She moved to the doctor's side, lithely and with an easy grace.
lithely she got to her feet and reached a dial upon the screen.
Had one single proportion been exaggerated or deficient, she could never have carried off her height so lithely and gracefully.
They were life-sized, depicting tall, lithely powerful men, with cruel hawk-like faces.
Gone are the chaste curves of the slim white silk legs that used to kick so lithely from the swirl of lace and chiffon.
He turned a group of short, lithely built men armed with spears.
The helmsman got up, took a rope, lithely climbed the little platform, and in spite of warning cries dived into the weir.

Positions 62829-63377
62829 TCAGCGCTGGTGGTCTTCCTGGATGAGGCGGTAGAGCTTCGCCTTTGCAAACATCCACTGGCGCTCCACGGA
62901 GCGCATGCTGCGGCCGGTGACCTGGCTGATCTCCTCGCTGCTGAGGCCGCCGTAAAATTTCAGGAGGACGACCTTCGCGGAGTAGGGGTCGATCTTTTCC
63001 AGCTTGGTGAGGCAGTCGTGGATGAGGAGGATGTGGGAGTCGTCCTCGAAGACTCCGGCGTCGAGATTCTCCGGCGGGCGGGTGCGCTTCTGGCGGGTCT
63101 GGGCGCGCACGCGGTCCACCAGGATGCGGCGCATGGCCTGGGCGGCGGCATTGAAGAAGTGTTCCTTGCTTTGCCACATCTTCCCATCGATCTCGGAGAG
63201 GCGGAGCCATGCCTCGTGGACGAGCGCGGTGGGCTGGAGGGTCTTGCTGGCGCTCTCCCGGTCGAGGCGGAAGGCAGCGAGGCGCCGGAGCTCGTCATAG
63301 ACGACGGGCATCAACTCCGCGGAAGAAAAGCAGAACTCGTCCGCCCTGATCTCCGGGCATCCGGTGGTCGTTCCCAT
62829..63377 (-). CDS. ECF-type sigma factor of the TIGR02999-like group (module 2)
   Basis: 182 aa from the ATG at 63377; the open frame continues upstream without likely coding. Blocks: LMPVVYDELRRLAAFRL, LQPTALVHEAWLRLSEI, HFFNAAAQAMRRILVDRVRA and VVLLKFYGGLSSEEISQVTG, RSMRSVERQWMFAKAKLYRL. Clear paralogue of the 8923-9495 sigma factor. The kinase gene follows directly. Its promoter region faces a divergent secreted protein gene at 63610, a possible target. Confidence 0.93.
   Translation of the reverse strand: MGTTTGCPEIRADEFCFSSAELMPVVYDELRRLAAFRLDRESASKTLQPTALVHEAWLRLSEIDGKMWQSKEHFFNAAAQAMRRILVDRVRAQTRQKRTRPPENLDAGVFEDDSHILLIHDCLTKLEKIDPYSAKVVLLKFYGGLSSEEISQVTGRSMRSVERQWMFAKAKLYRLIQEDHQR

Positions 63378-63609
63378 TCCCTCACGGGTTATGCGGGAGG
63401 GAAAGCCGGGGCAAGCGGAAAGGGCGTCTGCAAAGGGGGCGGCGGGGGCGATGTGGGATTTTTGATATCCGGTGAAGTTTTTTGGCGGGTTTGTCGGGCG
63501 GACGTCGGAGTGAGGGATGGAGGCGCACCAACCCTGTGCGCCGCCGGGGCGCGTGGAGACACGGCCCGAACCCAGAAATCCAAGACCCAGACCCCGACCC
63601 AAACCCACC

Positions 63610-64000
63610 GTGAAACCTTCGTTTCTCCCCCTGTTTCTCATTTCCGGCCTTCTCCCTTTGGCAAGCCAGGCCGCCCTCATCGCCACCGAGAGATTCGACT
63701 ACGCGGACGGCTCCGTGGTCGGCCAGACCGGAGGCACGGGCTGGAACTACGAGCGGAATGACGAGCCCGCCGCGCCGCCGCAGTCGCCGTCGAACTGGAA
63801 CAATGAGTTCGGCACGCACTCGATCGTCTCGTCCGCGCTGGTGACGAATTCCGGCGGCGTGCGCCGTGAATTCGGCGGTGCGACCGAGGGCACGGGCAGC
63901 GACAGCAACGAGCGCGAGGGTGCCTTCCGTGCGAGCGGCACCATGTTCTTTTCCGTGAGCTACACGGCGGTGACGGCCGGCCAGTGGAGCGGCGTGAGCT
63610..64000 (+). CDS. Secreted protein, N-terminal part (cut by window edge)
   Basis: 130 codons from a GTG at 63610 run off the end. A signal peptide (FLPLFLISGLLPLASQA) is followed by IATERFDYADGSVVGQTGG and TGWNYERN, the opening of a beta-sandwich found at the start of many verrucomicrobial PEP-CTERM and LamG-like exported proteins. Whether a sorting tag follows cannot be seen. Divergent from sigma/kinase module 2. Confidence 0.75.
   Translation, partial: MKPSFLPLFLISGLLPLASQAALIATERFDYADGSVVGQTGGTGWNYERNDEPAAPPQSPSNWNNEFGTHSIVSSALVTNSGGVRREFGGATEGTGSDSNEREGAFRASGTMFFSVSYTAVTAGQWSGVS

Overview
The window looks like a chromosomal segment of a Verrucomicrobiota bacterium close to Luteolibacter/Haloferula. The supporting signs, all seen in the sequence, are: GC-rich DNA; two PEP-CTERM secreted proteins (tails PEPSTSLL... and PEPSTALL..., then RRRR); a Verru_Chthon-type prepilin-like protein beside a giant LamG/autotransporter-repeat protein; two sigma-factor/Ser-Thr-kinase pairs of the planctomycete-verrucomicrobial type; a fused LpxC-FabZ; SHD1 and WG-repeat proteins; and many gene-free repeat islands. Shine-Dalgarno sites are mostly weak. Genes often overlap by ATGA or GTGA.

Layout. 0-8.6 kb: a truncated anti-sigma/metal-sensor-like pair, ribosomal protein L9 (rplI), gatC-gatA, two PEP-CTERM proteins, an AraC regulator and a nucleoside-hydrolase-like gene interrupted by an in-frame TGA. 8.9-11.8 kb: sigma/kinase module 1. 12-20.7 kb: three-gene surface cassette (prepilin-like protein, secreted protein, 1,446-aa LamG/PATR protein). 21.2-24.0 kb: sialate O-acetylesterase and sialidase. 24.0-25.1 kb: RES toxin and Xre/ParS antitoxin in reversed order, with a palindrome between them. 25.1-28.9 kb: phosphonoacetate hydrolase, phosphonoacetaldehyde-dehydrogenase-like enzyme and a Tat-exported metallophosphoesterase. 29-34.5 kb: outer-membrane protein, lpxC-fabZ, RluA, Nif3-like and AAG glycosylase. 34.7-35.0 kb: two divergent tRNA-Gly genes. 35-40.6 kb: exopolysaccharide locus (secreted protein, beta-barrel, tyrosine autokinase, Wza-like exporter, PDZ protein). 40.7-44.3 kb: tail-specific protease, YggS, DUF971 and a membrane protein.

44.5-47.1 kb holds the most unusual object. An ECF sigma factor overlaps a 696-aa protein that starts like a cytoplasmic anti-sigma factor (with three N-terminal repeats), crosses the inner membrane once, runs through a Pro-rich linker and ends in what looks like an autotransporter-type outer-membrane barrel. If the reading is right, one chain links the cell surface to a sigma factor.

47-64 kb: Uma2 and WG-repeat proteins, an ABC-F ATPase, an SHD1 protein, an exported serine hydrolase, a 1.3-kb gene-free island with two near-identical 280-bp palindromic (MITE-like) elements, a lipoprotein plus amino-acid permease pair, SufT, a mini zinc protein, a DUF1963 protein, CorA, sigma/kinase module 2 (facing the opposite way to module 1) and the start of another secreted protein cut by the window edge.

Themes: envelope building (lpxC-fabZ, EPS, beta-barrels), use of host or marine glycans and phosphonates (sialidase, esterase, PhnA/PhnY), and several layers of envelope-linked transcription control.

Not tall in stature but well and lithely built for a golfer, he has a full, easy, and graceful swing.
She tripped up the steps as lightly as a leaf blown by the wind, her trim figure swaying as lithely as a willow-shoot.
Laura, arms folded, rose and lithely crossed the room several times, knitting her brow.
Old English liðe "soft, mild, gentle, meek," from Proto-Germanic *linthja- (cf. Old Saxon lithi "soft, mild, gentle," Old High German lindi, German lind, Old Norse linr, with characteristic loss of "n" before "th" in English), from PIE root *lent- "flexible" (cf. Latin lentus "flexible, pliant, slow," Sanskrit lithi). In Middle English, used of the weather. Current sense of "easily flexible" is from c.1300. Related: Litheness.